I’m using GoodLinks myself for read-it-later right now, but this is far from an ideal workflow. Should I run into an article I want to read later on any of the iPhone, iPad, or Mac, GoodLinks is great. If I find an article on my work PC — which is 90% of the articles I find these days — I have this convoluted work-around:

  1. Using a Chrome extension, save the URL to Link Drop, a service that compiles all your URLs clipped in a day and sends you an email with the list at the end of the working day.
  2. From the email in HEY on iPad, tap and drag each individual URL into GoodLinks to save later.

Should one of the links be required to save for later in Bear notes, I’d formerly move that link from the daily Link Drop email into Bear.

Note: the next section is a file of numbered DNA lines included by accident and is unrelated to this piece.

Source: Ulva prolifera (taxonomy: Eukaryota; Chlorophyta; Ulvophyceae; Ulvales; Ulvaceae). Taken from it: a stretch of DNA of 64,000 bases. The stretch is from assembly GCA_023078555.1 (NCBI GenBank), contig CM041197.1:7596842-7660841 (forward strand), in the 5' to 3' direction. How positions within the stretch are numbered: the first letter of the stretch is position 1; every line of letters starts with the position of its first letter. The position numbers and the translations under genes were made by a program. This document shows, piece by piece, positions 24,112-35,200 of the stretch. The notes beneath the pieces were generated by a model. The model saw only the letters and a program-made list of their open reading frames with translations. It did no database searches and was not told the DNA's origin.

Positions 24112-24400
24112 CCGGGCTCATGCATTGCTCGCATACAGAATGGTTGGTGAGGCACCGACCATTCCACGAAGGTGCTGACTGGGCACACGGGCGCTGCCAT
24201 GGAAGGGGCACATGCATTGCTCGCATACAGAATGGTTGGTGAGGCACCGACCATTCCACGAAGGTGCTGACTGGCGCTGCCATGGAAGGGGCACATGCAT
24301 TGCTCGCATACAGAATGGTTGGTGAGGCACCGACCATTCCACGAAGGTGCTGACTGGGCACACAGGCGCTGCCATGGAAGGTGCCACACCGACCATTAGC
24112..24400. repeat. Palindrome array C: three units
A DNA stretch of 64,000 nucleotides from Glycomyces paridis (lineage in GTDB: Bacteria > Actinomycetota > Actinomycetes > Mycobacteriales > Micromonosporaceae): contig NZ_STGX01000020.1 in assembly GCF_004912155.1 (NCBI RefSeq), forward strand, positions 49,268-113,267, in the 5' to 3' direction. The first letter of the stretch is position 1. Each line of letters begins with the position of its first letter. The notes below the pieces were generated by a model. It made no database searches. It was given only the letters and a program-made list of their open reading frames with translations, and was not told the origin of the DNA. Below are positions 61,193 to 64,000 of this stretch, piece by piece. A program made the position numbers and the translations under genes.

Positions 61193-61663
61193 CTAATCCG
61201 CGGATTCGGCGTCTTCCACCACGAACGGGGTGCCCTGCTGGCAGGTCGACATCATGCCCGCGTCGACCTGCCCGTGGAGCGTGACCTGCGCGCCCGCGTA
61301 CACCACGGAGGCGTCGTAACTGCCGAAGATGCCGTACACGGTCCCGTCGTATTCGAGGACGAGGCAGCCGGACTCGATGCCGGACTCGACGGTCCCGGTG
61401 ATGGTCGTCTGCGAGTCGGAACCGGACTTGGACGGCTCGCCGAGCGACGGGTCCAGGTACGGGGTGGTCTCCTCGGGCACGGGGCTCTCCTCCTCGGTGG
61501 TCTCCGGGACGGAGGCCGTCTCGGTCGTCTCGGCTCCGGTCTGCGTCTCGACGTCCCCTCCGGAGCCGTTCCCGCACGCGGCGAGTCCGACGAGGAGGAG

This was a long, ugly workflow that I am happy to retire.

On the notes front, everything is going into Roam Research right now. Roam is best accessed in the browser on a Mac or PC, but is also 99% capable in the browser on iPad as well. I’m not reading articles later in Roam by any means, but this at least takes Bear out of the equation.

Read-it-later continues to be one of my most despised workflows. I’ve found nothing that checks all the boxes (web app/service, great reading environment, and a touch of whimsy and delight).

By and large, I’m with Matt here: I likely won’t even entertain (which should be read as “I won’t even download”) an app to my iPhone or iPad that doesn’t have a working web service or web app in the background. I don’t even need Mac support! Windows/Web-app + iPhone + iPad works just fine.